Reminders on Being a Responsible Pet Owner

Being a pet owner means consistency and committment...just like being a parent.
Be willing to Invest your time, effort, commitment and love in your dog.

1. Make sure your yard is secure. This means all gates are locked, no holes exist in the fence, all iron gates are
laced with chicken wire or some other type of close knit wire to prevent your pet from escaping.

Puppy Proof your home and yard. Just like child proofing, poisons are the number one killer of puppies, next to
viruses. Make sure all chemical, cleaning agents, nail polish and removers, makeup, paints, thinners, plaster,
powdered and liquid mixtures, people medications not meant for ingestion, snail bate and poison, rat poisons, etc, are
kept either locked up, or well out of reach of your puppy/dog. Be careful not to use any fertilizers, insecticides, or other
garden/lawn improvement supplies that are harmful to pets and children.

Swimming Pools are also a concern. Mostly, this breed loves the water. Puppies will fall into pools and drown.
Even adult dogs need to learn where the steps in and out of your pool are, and practice getting in and out. Even
better, to have your pool fenced. Only allow your dog into the pool with you supervising, and/or participating....just like
a child.

Enroll, attend, and complete at least 2 levels of   obedience training, in a public facility, (such as Pet Smart  
or Parks and Recreation)  starting at 4 months old. Go and train with your dog to prevent future problems.

Your dog needs a job. They need mental and physical stimulation. They also need to be well socialized in public
. Training with your dog will not only help your dog become a welcome and obedient member of the family, but it
will help the two of you,and/or your family members bond with the dog, and visa versa.

We like PetSmart because it puts your dog in social situations , off your property, with a educated trainer available to
help  teach  you and your dog the correct responses and choices. It is inexpensive and fun!

dog has learned safety commands, which means to "come" on command, "stay, sit, wait".

6.  Vaccinate, vaccinate, vaccinate, prior to your pups 4th month to prevent deadly illnesses that pups are
susceptible during their first year of life. Do not introduce your pup into public areas until all of it's
vaccinations have been completed (not prior to it's 4th month). Have your vet put your dog on a yearly
vaccination program to ensure your dogs health, and well being. Just like a child.

License your dog at 4 months with your city or county. The license requires certificate of a rabies vaccination. Spay
and neutered animals are much less expensive.

7.  Play time, and exercise with your dog is crucial to it's well being, understanding, and social learning on a daily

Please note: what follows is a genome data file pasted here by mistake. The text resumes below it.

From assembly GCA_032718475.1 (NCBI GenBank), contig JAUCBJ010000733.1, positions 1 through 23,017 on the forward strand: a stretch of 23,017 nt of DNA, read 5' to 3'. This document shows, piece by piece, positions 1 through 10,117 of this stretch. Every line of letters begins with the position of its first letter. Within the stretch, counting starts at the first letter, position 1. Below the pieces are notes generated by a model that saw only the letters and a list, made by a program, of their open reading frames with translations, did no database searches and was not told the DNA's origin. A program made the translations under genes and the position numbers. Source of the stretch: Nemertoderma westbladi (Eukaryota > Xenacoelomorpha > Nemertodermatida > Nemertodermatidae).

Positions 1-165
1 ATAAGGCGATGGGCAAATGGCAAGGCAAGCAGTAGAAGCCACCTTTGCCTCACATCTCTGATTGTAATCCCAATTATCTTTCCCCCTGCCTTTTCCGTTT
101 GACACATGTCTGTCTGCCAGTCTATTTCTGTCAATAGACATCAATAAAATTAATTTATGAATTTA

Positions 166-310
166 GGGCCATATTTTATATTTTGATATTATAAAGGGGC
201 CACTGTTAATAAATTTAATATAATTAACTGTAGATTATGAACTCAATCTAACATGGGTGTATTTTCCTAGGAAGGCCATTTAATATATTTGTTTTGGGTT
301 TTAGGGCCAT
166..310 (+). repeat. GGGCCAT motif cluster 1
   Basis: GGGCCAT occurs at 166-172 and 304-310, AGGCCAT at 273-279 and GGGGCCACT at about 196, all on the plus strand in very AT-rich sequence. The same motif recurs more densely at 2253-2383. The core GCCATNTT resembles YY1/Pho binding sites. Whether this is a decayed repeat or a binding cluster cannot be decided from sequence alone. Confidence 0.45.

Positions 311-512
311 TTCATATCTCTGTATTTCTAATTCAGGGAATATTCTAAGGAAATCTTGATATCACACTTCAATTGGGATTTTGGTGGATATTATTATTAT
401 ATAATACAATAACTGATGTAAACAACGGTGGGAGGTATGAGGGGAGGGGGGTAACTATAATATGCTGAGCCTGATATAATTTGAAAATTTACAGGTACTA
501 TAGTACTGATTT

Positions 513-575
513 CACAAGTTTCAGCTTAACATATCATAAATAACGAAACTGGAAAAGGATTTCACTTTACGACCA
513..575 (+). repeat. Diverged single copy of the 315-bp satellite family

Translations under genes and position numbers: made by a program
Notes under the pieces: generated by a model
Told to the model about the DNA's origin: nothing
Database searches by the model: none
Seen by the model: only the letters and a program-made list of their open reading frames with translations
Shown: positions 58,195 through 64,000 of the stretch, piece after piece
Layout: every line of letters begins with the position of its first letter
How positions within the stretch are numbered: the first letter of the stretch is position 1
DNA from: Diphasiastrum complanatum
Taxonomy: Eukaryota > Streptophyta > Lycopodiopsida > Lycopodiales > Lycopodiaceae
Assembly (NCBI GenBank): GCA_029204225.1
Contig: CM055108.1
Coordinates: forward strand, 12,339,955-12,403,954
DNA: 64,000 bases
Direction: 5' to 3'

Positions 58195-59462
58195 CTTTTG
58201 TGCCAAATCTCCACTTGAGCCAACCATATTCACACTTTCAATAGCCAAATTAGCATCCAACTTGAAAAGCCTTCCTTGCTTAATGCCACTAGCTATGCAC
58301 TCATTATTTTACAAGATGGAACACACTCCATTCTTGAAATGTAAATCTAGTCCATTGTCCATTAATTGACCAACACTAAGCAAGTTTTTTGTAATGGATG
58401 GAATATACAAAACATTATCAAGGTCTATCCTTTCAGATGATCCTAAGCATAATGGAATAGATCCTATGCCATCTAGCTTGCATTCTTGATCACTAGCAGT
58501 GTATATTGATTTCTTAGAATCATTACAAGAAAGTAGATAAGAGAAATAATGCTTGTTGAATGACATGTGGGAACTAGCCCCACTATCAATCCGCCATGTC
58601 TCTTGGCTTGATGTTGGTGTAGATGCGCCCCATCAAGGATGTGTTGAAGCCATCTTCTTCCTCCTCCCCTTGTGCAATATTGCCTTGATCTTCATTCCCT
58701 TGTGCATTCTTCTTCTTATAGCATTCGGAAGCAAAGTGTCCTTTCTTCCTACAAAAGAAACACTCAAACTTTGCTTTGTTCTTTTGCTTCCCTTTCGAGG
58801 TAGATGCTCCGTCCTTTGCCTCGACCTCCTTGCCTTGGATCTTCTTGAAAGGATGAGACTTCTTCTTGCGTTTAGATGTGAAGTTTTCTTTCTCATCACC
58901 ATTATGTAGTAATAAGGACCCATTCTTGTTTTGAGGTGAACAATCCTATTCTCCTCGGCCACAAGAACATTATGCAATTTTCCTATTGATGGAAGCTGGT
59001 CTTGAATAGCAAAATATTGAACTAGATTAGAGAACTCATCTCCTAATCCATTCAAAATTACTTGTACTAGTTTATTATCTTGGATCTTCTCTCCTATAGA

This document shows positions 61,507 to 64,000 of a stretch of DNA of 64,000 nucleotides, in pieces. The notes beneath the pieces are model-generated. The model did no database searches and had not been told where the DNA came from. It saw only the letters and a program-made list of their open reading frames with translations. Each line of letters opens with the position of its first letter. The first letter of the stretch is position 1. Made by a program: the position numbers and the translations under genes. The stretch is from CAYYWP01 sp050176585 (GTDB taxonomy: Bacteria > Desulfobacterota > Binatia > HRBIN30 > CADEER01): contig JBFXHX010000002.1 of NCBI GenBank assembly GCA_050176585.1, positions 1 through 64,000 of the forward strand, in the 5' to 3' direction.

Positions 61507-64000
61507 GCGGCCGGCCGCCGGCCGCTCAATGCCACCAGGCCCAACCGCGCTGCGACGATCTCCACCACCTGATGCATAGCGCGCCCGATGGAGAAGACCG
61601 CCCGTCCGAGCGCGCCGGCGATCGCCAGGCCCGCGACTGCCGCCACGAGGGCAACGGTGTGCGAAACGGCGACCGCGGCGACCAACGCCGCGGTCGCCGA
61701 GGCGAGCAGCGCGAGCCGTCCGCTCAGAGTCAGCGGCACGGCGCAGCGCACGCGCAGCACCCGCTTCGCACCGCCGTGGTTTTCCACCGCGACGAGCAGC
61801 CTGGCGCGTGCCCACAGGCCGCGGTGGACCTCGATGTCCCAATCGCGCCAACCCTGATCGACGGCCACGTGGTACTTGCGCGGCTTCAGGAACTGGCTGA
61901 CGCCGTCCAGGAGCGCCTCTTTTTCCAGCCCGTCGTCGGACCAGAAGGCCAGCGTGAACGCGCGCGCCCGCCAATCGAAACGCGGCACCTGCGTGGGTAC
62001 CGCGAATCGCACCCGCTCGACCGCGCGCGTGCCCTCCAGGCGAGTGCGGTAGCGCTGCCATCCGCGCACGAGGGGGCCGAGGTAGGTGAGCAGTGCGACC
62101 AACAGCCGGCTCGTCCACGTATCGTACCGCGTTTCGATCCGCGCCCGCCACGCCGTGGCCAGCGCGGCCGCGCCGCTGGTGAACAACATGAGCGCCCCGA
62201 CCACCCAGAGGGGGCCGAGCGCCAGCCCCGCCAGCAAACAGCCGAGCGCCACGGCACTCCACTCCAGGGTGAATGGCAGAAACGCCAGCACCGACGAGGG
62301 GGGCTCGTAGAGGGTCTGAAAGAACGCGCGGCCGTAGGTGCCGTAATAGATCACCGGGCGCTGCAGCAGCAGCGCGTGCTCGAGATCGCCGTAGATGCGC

Allow them inside your home, be consistant with the rules of your house, such as whether or not they are
allowed on furniture, etc. Be willing and ready to allow them inside during loud events such as 4th of July.

Unless you are going to show your dog in club affiliated shows (ASCA or AKC), or plan on breeding (to the same
breed, and a registered animal), it is best to spay or neuter your animal.
Every day in animal shelters, in any given
county in the U.S., hundreds of  dogs and cats
per day are put to death only because they cannot find a home.
Doesn't matter is they are registered, purebred dogs or not.

10. Micro chipping your dog will ensure that if it's collar slips off, is chewed off, falls off, that your pet can still be
identified as your animal. Since Hurricane Katrina, many cities and counties around the U.S. are now requiring that all
licensed animals be micro chipped for identification purposes. In the event of a catastrophic disaster, such as a fire,
earth quake, flood, etc, your dog will have a better chance of being reunited with your family, if it is micro chipped.
Many Counties in California now have mandatory "micro-chipping" laws.
See your vet for details. Make sure you fill out, and send in, the micro chip information after the procedure, otherwise
your dogs micro chip is of no use to him or her...or you.

For training referrals, visit your local PetSmart, Parks and Recreation catalog, veterinarian, or Dog,  The Yellow Pages, or Internet. An 8 week training course in a group, for 1 hour a week, typically costs
between $80.00 and $112.00
per level .  Private lessons usually run somewhere between $55.00 and up per session.
Prices are subject to change, so check with your local store or training facility.

Just  like children, your pet needs to be kept safe, healthy, and happy. This includes exercise, discipline
and that order...every day.